April 23, 2024

Central bank expert: Health of Estonian economy should not be gauged solely by the one indicator | News

While taking industrial production volumes as an indicator paints a fairly bleak picture of economic downturn, other metrics suggest the situation is not so bad, head of economic policy and forecasting at the Bank of Estonia (Eesti Pank) Rasmus Kattai says.

Estonia’s economy contracted by three percentage points last year, and has been in decline for two consecutive years now.

Speaking to ETV news show “Aktuaalne kaamera” (AK) Friday, Kattai said last year’s decline indicates first and foremost that there had been a change in the economy’s production volumes.

Kattai said: “We are in this type of a situation in the economy whereby one should not evaluate the health of the economy just on the basis of one indicator alone.”

“The above figure gives a significantly poorer picture than do many other indicators. Plus I would like to stress the situation on the Estonian labor market, where unemployment is relatively low, and employment remains high,” he went on (the one does not necessarily fully follow from the other when one takes into account, for instance, under-employment, demographics etc. – ed.).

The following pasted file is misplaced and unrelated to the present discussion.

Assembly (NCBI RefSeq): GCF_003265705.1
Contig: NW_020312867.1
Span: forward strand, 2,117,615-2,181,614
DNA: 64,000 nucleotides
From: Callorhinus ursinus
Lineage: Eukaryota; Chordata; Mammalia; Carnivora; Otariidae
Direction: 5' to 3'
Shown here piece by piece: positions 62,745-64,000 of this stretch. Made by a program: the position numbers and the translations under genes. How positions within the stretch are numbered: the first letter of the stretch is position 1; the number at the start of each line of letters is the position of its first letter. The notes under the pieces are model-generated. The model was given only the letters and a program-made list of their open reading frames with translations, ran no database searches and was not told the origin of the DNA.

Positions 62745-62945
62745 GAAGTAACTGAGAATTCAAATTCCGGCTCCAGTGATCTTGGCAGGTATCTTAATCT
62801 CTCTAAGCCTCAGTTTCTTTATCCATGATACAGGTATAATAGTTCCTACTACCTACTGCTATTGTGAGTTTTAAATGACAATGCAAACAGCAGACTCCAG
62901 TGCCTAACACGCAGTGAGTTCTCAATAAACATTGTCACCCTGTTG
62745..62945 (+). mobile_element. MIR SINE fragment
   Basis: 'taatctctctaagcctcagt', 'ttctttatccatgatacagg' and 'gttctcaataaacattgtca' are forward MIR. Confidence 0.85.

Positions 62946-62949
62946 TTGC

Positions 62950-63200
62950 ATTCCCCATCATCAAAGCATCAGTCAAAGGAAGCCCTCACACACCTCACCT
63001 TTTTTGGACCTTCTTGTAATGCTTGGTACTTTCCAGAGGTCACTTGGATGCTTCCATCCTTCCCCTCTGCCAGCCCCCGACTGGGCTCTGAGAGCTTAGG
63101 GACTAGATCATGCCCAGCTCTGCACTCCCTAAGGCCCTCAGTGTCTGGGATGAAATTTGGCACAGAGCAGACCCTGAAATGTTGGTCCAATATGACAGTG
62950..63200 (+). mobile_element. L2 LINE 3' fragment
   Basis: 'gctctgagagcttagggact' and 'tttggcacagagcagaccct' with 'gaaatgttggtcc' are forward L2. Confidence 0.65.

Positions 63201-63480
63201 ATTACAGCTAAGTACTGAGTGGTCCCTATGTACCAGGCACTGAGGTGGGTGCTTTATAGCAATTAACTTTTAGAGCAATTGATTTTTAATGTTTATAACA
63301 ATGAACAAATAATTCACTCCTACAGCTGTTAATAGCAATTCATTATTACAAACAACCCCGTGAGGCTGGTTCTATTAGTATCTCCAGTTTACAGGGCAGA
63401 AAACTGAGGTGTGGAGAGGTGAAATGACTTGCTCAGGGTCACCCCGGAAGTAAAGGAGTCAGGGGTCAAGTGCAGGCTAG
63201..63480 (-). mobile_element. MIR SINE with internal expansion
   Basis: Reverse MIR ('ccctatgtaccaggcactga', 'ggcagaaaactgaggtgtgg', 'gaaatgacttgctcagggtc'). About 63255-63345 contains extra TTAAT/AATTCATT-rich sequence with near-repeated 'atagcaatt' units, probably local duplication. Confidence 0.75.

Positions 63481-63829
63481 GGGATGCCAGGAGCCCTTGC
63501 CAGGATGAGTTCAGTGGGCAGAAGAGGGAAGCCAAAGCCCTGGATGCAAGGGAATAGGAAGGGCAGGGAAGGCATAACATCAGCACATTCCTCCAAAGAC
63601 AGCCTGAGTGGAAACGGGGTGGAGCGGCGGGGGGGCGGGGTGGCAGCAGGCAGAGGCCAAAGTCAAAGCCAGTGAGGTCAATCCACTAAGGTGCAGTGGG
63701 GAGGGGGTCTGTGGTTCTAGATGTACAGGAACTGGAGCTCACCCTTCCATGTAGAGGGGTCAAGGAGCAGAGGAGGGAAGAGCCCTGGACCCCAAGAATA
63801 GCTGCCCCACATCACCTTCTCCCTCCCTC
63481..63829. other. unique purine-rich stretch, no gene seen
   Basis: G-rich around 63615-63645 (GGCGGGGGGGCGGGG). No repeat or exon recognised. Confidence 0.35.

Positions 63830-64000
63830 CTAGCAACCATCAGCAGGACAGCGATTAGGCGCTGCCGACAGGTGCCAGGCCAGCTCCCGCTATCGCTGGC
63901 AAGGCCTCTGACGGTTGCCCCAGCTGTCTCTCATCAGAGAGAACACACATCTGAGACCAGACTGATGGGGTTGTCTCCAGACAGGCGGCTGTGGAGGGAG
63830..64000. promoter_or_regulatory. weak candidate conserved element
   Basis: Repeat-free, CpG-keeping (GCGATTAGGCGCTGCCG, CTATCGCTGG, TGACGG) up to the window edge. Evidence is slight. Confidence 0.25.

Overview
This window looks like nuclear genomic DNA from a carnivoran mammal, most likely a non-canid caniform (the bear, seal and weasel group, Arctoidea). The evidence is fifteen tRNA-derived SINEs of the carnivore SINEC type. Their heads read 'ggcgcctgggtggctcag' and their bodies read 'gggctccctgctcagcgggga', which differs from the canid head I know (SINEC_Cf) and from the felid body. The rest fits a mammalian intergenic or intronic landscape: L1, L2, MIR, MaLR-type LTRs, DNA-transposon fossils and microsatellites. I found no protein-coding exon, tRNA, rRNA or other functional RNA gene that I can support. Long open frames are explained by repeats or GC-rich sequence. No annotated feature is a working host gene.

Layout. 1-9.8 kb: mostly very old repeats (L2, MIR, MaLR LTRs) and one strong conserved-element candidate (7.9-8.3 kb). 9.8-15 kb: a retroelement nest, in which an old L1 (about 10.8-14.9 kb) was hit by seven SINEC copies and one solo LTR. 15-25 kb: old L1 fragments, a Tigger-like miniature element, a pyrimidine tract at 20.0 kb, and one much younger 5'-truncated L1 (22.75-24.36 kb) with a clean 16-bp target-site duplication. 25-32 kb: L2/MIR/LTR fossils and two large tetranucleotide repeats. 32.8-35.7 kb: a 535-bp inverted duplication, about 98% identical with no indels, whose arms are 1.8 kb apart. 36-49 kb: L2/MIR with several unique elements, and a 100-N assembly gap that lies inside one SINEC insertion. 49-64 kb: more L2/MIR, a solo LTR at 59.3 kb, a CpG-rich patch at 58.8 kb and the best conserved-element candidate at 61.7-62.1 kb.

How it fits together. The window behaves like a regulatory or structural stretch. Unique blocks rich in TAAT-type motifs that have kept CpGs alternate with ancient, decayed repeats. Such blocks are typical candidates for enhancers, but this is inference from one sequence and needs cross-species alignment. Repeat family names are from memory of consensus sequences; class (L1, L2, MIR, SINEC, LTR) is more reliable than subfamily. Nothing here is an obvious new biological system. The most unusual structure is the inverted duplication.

Kattai concurred with those that say that effects of the war in Ukraine are the largest single contributor to the current economic downturn, particularly with regard to manufacturing sub-sectors.

“And if you consider whether Estonian companies could have done something about that then, yes, quite a few risks were left to fate; they were not mitigated,” he added.

The state of the economies in neighboring countries will also affect Estonia’s economic recovery this year more than will the monetary policy decisions coming from the European Central Bank, Kattai added. “Compared with the general current situation regarding the European economy, our neighboring countries are in a somewhat worse condition.”

Kattai added that what is needed most now is confidence: This will allow people to make plans, and companies dare to make investments. “There are plenty of funds available for making investments, in company accounts,” he concluded.

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‘Aktuaalne kaamera,’ reporter Astrid Kannel.

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